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Colored Cosmopolitanism

Colored Cosmopolitanism

The Shared Struggle for Freedom in the United States and India

Nico Slate

ISBN 9780674979727

Publication date: 09/04/2017

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A hidden history connects India and the United States, the world’s two largest democracies. From the late nineteenth century through the 1960s, activists worked across borders of race and nation to push both countries toward achieving their democratic principles. At the heart of this shared struggle, African Americans and Indians forged bonds ranging from statements of sympathy to coordinated acts of solidarity. Within these two groups, certain activists developed a colored cosmopolitanism, a vision of the world that transcended traditional racial distinctions. These men and women agitated for the freedom of the “colored world,” even while challenging the meanings of both color and freedom.

“Slate exhaustively charts the liberation movements of the world’s two largest democracies from the 19th century to the 1960s. There’s more to this connection than the Rev. Martin Luther King Jr.’s debt to Mahatma Gandhi, and Slate tells this fascinating tale better than anyone ever has.”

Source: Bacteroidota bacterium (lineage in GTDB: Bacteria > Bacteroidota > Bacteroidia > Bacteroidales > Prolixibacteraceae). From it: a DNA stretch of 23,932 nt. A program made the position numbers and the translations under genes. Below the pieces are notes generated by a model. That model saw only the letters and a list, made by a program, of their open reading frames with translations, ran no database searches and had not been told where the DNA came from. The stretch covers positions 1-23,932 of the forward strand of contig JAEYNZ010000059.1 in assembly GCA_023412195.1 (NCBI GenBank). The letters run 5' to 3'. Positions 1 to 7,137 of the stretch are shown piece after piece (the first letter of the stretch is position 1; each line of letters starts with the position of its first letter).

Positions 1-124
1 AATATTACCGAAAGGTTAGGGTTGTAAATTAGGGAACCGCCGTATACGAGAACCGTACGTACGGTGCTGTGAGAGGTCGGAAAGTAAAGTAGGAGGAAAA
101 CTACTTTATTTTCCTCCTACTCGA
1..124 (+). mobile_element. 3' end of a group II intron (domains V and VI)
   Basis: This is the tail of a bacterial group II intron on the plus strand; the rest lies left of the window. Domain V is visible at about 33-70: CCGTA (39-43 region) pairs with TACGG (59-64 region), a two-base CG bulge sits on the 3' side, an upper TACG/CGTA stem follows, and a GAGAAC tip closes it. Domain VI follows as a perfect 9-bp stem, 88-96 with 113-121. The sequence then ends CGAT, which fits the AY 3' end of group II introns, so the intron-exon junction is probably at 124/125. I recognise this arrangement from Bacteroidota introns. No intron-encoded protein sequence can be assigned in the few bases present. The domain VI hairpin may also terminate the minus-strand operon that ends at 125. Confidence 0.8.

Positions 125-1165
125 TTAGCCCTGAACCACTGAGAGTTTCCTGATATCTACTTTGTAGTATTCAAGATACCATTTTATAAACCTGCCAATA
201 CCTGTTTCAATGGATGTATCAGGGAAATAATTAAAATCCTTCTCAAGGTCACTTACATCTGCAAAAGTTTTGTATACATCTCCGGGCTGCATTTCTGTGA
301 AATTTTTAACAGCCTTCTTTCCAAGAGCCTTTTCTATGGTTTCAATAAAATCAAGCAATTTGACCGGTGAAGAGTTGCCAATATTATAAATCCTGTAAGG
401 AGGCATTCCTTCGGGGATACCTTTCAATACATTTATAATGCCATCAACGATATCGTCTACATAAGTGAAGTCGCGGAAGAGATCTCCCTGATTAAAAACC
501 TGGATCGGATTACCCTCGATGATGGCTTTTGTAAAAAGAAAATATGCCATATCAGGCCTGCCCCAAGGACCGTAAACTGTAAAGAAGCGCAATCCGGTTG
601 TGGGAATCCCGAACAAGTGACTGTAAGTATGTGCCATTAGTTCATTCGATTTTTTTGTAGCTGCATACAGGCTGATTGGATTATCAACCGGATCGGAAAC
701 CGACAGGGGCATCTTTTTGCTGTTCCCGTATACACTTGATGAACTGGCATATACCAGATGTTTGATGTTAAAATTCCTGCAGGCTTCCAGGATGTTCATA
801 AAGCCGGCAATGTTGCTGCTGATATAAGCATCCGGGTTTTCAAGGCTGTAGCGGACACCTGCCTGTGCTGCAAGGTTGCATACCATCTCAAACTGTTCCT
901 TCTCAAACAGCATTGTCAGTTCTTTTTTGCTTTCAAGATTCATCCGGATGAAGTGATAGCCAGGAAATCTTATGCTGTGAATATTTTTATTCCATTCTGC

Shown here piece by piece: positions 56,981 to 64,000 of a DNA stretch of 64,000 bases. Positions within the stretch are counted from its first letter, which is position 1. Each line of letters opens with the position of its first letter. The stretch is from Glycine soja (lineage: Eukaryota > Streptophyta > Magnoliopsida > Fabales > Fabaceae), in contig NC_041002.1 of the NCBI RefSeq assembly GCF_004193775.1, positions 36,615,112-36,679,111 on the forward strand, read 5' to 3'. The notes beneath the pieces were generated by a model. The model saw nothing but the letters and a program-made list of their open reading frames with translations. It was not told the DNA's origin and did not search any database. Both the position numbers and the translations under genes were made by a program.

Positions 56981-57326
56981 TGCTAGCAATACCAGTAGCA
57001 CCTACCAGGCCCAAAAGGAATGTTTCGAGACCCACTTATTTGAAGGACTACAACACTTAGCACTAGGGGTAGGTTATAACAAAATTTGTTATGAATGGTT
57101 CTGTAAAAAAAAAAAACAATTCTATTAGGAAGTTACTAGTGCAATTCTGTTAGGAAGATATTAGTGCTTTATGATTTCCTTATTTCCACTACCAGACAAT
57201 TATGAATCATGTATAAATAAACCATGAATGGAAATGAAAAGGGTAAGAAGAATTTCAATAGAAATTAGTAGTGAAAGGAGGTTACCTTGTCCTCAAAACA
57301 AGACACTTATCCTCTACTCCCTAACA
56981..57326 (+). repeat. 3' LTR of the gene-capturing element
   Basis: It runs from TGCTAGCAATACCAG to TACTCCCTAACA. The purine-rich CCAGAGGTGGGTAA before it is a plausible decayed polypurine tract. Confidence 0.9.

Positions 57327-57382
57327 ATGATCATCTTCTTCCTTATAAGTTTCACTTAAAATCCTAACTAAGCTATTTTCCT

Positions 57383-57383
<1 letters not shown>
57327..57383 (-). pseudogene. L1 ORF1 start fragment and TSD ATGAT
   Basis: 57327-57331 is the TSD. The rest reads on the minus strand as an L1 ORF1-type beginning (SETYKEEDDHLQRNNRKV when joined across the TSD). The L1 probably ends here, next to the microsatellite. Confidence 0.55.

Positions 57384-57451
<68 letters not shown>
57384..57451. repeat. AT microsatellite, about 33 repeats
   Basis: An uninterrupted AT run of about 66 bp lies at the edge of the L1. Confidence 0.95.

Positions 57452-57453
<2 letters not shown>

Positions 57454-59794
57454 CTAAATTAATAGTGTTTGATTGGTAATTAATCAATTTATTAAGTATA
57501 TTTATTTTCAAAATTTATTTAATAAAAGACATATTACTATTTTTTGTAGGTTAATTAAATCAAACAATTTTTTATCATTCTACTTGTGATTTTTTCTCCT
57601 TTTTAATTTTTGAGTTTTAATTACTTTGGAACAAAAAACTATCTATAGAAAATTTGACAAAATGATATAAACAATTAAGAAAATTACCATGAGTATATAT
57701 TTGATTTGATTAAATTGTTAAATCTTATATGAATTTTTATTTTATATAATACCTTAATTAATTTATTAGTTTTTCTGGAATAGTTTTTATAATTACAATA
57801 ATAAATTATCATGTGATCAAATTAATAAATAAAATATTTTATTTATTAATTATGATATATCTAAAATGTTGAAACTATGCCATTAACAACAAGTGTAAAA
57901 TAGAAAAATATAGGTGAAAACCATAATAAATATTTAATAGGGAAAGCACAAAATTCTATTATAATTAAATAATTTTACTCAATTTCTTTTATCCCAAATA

—Tony Norman, Pittsburgh Post-Gazette

“Slate does more than provide a fresh history of the Indian anticolonial movement and the U.S. civil rights movement; his seminal contribution is his development of a nuanced conceptual framework for later historians to apply to studying other transnational social movements.”
—K. K. Hill, Choice


  • One of the most fascinating releases of 2012 was Colored Cosmopolitanism, Nico Slate’s exhaustive history of the ties between the American civil rights movement and India’s inexorable march toward democracy from the 19th century through the 1960s… The dialogue between African-Americans and South Asians chronicled in Colored Cosmopolitanism is one of the great untold stories of the 20th century.

    —Tony Norman, Pittsburgh Post-Gazette


  • Nico Slate is Professor of History at Carnegie Mellon University.

Book Details

  • 344 pages
  • 1 x 6-1/8 x 9-1/4 inches
  • Harvard University Press

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